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24 Beer Facts

Beer facts

Have a look at these 24 Beer Facts you may not know!

 

1:

Beer has been brewed in Scotland for more than 5,000 years and there are currently more than 150 breweries in Scotland producing around 2,000 regular beers and thousands more seasonal and special event beers.

2:

In 1814 London suffered the Great Beer Flood when around 388,000 gallons of beer poured into the streets around Tottenham Court Road after vats in a brewery ruptured. At least eight people drowned but a judge and jury ruled the beer flood was an Act of God.

3:

The moon has a crater named Beer.

4:

Dale Shepherd, General Manager of The Fox & Hounds, in Houston, Renfrewshire, says, “We are very Real Ale focused – in fact we’re passionate about it. I’m often asked what my favourite is but it would be unfair to have one until you’d tried them all. I’ve had everything from coffee and chocolate stout, Earl Grey flavoured beerand Jamaican Ting (grapefruit) flavoured beer on in The Fox. Real Ale is often overlooked by pubs which is a shame because it’s one of the best markets out there.”

5:

Beer is the world’s oldest and most widely consumed alcoholic drink and the third most popular drink – after water and tea.

6:

President Obama was the first president to ever brew beer on White House grounds. The White House Honey Porter and White House Honey Ale were brewed using honey produced in beehives at the White House.

7:

Beer soup was a common breakfast in medieval Europe.

8:

In medieval Britain more beer was drunk than water as the alcohol made it safer. People in the Czech Republic drink more beer than anywhere else – an average of 143 litres per head – compared to the UK average of 67 litres per head.

9:

There are more breweries per head of population in the UK than anywhere else in the world.

10:

Belhaven Best is Scotland’s best-selling ale. More than 1 in every 3 pints of keg ale in Scotland is a Belhaven Best. The equivalent of 15 million pints of Belhaven Best are sold each year, which equates to over 4,000 pints a day, with a few extra saved up for holidays!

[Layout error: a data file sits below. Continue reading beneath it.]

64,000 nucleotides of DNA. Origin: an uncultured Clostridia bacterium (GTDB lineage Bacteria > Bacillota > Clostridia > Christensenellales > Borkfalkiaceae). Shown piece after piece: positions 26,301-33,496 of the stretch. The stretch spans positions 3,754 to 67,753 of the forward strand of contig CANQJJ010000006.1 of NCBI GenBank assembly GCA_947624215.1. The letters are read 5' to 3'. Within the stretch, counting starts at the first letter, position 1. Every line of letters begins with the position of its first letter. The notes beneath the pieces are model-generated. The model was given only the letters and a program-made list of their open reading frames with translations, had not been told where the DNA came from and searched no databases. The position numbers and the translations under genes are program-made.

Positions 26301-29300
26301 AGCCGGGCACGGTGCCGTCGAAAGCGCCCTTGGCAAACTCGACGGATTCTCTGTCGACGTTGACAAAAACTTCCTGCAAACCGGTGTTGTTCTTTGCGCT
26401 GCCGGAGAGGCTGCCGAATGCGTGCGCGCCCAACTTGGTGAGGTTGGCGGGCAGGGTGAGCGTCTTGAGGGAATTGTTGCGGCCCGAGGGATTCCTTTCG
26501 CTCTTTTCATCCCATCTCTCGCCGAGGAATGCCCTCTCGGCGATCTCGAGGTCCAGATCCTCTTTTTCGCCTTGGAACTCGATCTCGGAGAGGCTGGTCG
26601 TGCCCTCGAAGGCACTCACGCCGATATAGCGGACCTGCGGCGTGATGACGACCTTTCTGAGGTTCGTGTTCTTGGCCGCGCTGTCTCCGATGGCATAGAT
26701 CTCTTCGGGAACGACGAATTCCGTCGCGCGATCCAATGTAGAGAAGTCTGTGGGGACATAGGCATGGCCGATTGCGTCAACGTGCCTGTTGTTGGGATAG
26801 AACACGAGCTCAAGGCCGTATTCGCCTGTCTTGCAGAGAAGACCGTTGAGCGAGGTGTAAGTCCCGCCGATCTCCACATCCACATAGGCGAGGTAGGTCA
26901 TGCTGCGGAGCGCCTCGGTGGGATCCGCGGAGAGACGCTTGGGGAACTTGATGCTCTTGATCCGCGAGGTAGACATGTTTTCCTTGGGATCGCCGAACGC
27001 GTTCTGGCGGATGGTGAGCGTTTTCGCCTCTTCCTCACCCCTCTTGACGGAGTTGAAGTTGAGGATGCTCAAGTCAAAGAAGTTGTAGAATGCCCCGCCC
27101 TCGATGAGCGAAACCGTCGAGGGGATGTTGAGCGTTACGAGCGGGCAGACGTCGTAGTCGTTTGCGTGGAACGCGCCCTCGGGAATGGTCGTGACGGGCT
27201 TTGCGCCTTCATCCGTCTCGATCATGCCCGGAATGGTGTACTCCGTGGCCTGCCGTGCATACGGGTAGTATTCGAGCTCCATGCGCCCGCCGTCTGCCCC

11:

First prize at the Wife Carrying World Championships is the wife’s weight in beer.

12:

Germany built a 5km beer pipeline to the Veltins-Arena, a major football stadium in the city of Gelsenkirchen in 2013, there is a Thor Beer pipeline in Randers, Denmark and the Halve Maan Brewery opened one in Bruges, Belgium, last September.

13:

The 15th of June is National Beer Day!

14:

In ancient Egypt beer was traditionally brewed by women.

15:

In the Czech Republic, there is a beer spa that offers a 20-minute bath in beer brewing ingredients. The treatment supposedly boosts circulation, softens the skin and infuses the body with vitamins.

16:

Craft and premium beers are still proving popular – 36% of Scottish consumers say they would be interested in trying locally-brewed beer, while 32% would be interested in trying limited edition (seasonal) flavours, 25% would be keen to try out fruit-flavoured beers and 12% would be interested in trying a beer flavoured with botanicals (things like chamomile and ginger) (Mintel Beer Report, December 2016).

17:

The average price per pint of Stout in Scotland (£3.58) is -£0.02 less than the Great Britain average, but the average price per pint of Ale in Scotland (£3.73) is +£0.29 more than the GB average. (Source: CGA OPM MAT to 25.02.2017)

18:

Zythology is the study of beer and beer-making, including the role particular ingredients play in the brewing process.

19:

Only 9% of Scottish consumers drink beer daily, compared to 30% who drink beer a few times a week and 23% who drink it once a week. But 60% of us say we drink it as a treat (Mintel Beer Report, December 2016).

20:

Belhaven launched its new Twisted Grapefruit IPA – which has been proving highly popular – earlier this year.

21:

Krombacher has been exclusively brewed in the village of Krombach, Germany, since 1803, in strict accordance with the German Beer Purity Law of 1516. Krombacher was first imported into the UK in 1987 and has achieved consecutive year-on-year double-digit growth for the last five years. The brand grew by 14% last year. The firm launched its naturally cloudy Kellerbier kegs to the UK on trade in February. Made by adding young beer to matured beer during the fermentation process, Kellerbier was traditionally reserved for Master Brewers who sampled it for maturity and quality direct from the cask. It is expected to be a big hit here.

22:

Stout is worth £83.5million

Craft stout volume grows by more than +100% in Scotland versus +22.9% in Great Britain (Source: CGA OPM MAT to 25.02.2017).

23:

In terms of taste, stout/porter (like Guinness) is the most popular tipple among beer drinkers, with 18% of Scottish consumers having drunk it in the last six months, compared to 17% who drank craft beer,16% who drank dark/ruby ale/bitter, and 14% who enjoyed golden/light ale (like IPA). Only 8% of us drank non-alcoholic beer in the last six months and 4% went for the gluten-free options (Mintel Beer Report, December 2016).

 24:

While 50% of Scottish consumers would rather drink less beer than switch to a low-alcohol variant if they had to limit their intake, 40% say they limit how much beer they drink in order to manage their weight. In addition, 29% think that stronger beers (8% or more) should be sold in smaller servings (Mintel Beer Report, December 2016).

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